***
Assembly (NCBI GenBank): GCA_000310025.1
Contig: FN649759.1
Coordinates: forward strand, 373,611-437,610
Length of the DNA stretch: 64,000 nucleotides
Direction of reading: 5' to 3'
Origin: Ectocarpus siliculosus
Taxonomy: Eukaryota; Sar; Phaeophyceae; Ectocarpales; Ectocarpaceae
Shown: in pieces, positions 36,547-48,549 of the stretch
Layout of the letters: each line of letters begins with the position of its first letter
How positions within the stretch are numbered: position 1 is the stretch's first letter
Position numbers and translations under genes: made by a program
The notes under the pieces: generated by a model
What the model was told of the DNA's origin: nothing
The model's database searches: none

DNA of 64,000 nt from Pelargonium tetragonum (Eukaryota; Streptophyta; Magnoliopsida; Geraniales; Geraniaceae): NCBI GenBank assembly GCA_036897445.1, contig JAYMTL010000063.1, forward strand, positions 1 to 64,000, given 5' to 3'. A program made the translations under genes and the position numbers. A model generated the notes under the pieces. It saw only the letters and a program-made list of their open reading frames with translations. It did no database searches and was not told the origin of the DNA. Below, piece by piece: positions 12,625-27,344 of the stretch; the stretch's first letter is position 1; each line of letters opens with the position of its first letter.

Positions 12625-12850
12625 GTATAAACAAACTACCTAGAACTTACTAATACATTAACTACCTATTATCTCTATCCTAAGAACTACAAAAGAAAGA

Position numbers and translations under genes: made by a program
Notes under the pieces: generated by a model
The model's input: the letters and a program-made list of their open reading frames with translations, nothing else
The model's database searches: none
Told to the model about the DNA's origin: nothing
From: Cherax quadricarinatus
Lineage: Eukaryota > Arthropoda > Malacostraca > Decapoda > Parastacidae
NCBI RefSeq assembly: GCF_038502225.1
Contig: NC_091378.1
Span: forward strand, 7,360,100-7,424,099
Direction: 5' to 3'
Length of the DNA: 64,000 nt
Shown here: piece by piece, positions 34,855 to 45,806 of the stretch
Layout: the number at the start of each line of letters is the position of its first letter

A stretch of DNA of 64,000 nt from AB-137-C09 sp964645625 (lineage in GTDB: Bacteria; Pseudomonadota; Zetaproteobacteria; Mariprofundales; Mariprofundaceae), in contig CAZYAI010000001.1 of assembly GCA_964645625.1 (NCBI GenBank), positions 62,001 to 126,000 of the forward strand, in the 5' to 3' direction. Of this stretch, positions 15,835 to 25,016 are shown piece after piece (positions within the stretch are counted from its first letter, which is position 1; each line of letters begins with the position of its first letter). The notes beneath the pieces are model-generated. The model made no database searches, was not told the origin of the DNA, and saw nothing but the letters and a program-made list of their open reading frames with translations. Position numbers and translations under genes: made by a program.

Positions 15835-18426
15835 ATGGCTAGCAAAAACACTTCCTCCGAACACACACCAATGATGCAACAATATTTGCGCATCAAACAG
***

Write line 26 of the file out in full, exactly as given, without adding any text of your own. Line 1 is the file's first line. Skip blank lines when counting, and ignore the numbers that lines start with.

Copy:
Contig: NC_091378.1